Following the first six months of the war, American ships were prevented from further successes in the Atlantic due to the increasing effectiveness of the British blockade. The North American squadron, which had not been in position in time to stop the first American warships venturing out on their commerce-raiding cruises, was able to post squadrons of warships just outside of American harbors, preventing the American super-frigates from venturing forth and keeping them bottled up for much of the war. Ships that did try to run the blockade were frequently captured- from March 30-July 22, the Royal Navy seized 138 ships, most of them American.[9] Additionally, the Royal Navy was able to defeat one of the American frigates in July, when the HMS Shannon successfully attacked the USS Chesapeake on July 10, taking her back to the Halifax.[10] The British would continue to experience success against US Navy warships, capturing or destroying 20 by December 1813.[11] As the war progressed, the British blockade took its toll on the American economy, dropping export profits from $45M in 1811 to just $7M in 1814.[12] By the time the war had ended in 1815, the Royal Navy’s blockade had seized or destroyed some 1,400 American vessels, a substantial portion of the merchant fleet. Most American warships which were not captured by the blockade spent most of 1813 and 1814 stuck in port. The chances of escape were slim enough that several warships were laid up in ordinary as a cost-saving measure. Only on rare occasions did US warships attempt to run the blockade. In January 1815 the USS President attempted to break out into the Atlantic for commerce raiding, only to be surrounded and defeated by a British squadron just off the East Coast. The following month, the USS Constitution engaged and captured the HMS Cyane and briefly the HMS Levant after having successfully run the blockade in December 1814. American privateers experienced a trend similar to the US warships, with a multitude of success during the first six months of the war followed by two years of sparser activity. Privateers did manage to account for some 1,600 ships over the course of the war, but as British historian Brian Arthur points out, that figure represented only 7.5% of the all British merchant shipping, and the overall size of the merchant fleet increased by 4.5% during the war, greatly lessening the effect of American commerce raiding.[13]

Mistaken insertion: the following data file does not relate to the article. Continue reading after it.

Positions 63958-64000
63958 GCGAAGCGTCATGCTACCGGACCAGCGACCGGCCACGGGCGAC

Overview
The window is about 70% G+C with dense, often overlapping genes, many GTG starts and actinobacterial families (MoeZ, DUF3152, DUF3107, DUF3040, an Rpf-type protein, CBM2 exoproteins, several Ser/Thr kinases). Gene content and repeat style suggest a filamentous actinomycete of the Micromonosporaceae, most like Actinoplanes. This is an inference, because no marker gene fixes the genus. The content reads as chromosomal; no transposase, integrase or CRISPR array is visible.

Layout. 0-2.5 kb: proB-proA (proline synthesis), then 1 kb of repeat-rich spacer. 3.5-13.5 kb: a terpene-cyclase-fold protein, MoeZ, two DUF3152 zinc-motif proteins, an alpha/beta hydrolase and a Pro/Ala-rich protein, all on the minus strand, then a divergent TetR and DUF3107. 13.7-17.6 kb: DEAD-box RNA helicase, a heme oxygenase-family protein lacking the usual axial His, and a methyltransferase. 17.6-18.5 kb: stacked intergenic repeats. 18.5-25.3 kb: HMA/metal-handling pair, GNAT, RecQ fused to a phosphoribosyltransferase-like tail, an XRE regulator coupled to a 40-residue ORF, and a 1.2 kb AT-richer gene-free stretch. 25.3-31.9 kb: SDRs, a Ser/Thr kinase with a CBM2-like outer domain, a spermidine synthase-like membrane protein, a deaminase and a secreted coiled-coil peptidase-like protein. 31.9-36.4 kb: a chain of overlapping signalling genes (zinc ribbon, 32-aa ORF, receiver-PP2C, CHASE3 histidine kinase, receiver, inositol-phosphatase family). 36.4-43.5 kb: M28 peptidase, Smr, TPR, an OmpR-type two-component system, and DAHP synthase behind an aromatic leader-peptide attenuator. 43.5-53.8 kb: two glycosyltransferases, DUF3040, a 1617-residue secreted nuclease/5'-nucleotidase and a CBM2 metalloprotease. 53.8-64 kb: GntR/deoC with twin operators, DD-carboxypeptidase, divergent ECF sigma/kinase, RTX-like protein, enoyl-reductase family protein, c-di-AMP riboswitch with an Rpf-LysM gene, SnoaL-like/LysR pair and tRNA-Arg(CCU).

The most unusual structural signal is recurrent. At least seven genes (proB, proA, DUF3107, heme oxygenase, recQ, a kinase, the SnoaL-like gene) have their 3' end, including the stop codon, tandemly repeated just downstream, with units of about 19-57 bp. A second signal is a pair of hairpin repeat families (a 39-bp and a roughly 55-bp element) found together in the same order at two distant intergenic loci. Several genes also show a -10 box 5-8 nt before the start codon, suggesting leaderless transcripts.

HMS Shannon escorts the captured USS Chesapeake into Halifax, June 1813.

HMS Shannon escorts the captured USS Chesapeake into Halifax, June 1813.

                American warships on the Eastern coast then, while achieving several high profile victories, were forced to reside in port for much of the war thanks to the very effective British blockade. Those losses that the US Navy and American privateers were able to inflict on the British were not so damaging that they endangered the British capability to wage war on the seas. The British blockade, on the other hand, caused critical economic damage to the US, calling into question not only it’s ability to fight but also its ability to simply continue functioning as a country. In the Part 2 of this article, I will discuss the battles on the Lakes and the War of 1812’s effect on the US Navy.

[1] Ian W. Toll Six Frigates: The Epic History of the Founding of the U.S. Navy ( New York: W.W. Norton &, 2006)

[2] 30, Brian Arthur. How Britain Won the War of 1812: The Royal Navy's Blockades of the United States, 1812-1815. (Woodbridge: Boydell, 2011)

[3] 1, Jeremy Black. "A British View of the War of 1812." United States Naval Institute. Web. 25 Apr. 2013. (http://www.usni.org/magazines/navalhistory/2008-08/british-view-naval-war-1812)

[4] Xxviii, George C. Daughan. 1812: The Navy's War.(New York: Basic, 2011)

[5] 76-77, George C. Daughan. 1812: The Navy's War.(New York: Basic, 2011)

[6] 133, George C. Daughan. 1812: The Navy's War.(New York: Basic, 2011)

[7] 134, Ronald D. Utt. Ships of Oak, Guns of Iron: The War of 1812 and the Forging of the American Navy. (Washington, DC: Regnery History, 2012)

[8] 134, Ronald D. Utt. Ships of Oak, Guns of Iron: The War of 1812 and the Forging of the American Navy. (Washington, DC: Regnery History, 2012)

[9] 95, Brian Arthur. How Britain Won the War of 1812: The Royal Navy's Blockades of the United States, 1812-1815. (Woodbridge: Boydell, 2011)

[10] 191-194, George C. Daughan. 1812: The Navy's War.(New York: Basic, 2011)

[11] 103, Brian Arthur. How Britain Won the War of 1812: The Royal Navy's Blockades of the United States, 1812-1815. (Woodbridge: Boydell, 2011)

[12] 1, “A British View of the War of 1812”

[13] 199, Brian Arthur. How Britain Won the War of 1812: The Royal Navy's Blockades of the United States, 1812-1815. (Woodbridge: Boydell, 2011)